Insight #2: Embracing the contraction defangs our fear

There is no more obvious example of contraction and expansion at work than in childbirth – literal or figurative.

Sheila Hay, author of Ecstatic Birth, explains that when we hit a rough patch on the road to our desires, that’s a contractive moment. Our natural tendency is to numb them, to avoid them at all cost. But, she points out, contractions are an important part of labor – with each one, our body opens a little more to lead to birth. The more we resist these contractions, the more painful they are and the more fear we kick up. It can become a downward spiral. Rather, she coaches, surrender to the contraction in favor of what we know is on the other side.

Here’s what that looks like for me:

  • As I got into retooling my finances, looking for places to cut back, it started to feel like a game. With each item I eliminated or reduced, I got a hit of immediate satisfaction, prompting me to look for more. It’s kind of like weeding. I dare you to limit yourself to only the first five weeds you spot!
  • Same for the culinary adventures: The more I figured out how to use stuff that had been lying around in the pantry, the more creative and virtuous I felt. As if the universe were giving me a pat on the back.

When we focus our attention on those moments of joy and expansion in the midst of the rest of it, even for a few moments every day, we disempower the struggle and give strength to the beauty and growth instead. It really is about being in the moment …not fighting it.

Check out earlier episodes in our Make Change Suck Less series:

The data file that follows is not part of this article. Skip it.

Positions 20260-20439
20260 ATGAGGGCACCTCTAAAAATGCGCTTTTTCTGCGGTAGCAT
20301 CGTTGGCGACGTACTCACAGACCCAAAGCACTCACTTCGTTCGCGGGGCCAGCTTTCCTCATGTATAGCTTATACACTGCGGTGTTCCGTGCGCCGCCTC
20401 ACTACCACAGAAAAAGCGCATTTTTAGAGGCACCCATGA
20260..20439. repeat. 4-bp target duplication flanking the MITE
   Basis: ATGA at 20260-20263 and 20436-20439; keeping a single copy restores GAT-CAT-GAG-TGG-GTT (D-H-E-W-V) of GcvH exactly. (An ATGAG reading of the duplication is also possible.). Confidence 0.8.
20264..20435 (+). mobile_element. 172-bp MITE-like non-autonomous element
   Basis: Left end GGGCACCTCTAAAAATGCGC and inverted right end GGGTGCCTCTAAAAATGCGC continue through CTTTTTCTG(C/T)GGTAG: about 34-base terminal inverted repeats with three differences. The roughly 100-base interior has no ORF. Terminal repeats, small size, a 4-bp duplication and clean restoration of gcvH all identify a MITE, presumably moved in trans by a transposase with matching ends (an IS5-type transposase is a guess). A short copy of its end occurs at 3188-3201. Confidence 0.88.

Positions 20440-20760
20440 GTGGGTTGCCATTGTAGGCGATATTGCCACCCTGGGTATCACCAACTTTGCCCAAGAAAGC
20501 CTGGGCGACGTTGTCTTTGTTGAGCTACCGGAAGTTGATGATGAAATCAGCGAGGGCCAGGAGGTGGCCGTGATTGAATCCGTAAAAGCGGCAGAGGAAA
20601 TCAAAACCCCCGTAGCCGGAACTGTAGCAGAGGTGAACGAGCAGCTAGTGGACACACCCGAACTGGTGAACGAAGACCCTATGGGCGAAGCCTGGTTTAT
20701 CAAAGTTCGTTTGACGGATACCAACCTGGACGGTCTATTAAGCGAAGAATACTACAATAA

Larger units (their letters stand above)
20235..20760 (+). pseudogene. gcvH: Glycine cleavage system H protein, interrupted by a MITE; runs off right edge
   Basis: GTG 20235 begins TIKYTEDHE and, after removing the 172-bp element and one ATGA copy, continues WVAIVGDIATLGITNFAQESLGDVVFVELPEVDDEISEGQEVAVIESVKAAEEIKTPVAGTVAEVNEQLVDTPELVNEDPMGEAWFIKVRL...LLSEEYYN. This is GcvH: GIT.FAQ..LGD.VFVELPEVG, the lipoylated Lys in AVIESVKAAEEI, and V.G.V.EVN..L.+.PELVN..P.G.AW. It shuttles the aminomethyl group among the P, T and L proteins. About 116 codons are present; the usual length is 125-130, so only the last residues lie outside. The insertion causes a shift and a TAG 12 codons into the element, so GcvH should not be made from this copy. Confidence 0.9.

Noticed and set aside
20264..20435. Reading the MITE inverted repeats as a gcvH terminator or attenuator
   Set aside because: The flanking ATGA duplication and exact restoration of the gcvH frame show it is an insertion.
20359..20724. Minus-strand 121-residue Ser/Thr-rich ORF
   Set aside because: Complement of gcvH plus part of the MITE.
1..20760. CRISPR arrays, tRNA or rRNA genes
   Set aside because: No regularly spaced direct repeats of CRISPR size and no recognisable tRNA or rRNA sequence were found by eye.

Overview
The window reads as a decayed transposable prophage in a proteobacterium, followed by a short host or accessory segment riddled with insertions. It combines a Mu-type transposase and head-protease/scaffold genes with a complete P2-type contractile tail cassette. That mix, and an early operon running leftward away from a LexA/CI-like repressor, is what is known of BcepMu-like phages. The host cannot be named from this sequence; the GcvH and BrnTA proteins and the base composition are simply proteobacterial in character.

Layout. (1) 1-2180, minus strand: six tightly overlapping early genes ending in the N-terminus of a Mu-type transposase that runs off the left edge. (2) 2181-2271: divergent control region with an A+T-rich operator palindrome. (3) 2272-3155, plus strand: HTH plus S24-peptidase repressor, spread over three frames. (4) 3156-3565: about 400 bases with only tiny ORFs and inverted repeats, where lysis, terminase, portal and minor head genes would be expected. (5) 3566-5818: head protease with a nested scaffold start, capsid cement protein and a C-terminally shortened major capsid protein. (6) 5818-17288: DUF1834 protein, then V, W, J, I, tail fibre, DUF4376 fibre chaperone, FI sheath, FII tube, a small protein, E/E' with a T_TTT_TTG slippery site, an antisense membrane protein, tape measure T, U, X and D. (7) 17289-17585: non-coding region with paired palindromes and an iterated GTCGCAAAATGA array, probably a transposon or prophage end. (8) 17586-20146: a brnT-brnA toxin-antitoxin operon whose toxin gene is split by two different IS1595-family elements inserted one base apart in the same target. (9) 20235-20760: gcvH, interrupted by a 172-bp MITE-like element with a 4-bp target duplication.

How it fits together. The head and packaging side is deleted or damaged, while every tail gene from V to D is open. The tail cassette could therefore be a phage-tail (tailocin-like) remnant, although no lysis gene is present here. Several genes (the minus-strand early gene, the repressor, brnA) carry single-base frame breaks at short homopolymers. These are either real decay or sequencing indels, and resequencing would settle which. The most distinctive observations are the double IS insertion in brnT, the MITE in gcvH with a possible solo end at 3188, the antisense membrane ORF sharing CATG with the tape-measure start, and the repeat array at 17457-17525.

• Episode #1: What I Learned About Change From a Very Weird Plant on My Deck
  • Episode #2: Resist Wisely… It Requires an Incalculable Amount of Energy!
  • Episode #3: What If?
  • Episode #4: What Does It Take to Dig a New Groove?

Stay tuned to learn more about our new program: The 3 Essential Practices to Make Change Suck Less: Mindset, Resilience, Identity (MRI). And check out our peer coaching program for new and emerging leaders called YOU LEAD. We’ll be digging into all kinds of ways to make change suck less by activating your voice, your impact.

 

What Does It Take to Dig a New Groove?

What Does It Take to Dig a New Groove?

Make Change Suck Less – Episode #4

In episode #3, we acknowledged the creative power of asking “what if” instead of hunkering down in fight or flight every time change appears on the horizon. In this episode, we’ll develop a practice around questioning in order to create space for new possibilities.

It turns out our brains are far more elastic than we traditionally believed. Neuroscience researchers liken our gray matter to a fresh field of mud that gets worn down into a series of grooves, according to our habitual ways of thinking and acting. (Actually, I’ve never heard a neuroscientist say that our brains are like mud – I was visualizing the most recent Kentucky Derby mess when I wrote that!)

The point is: We can change the grooves if we want.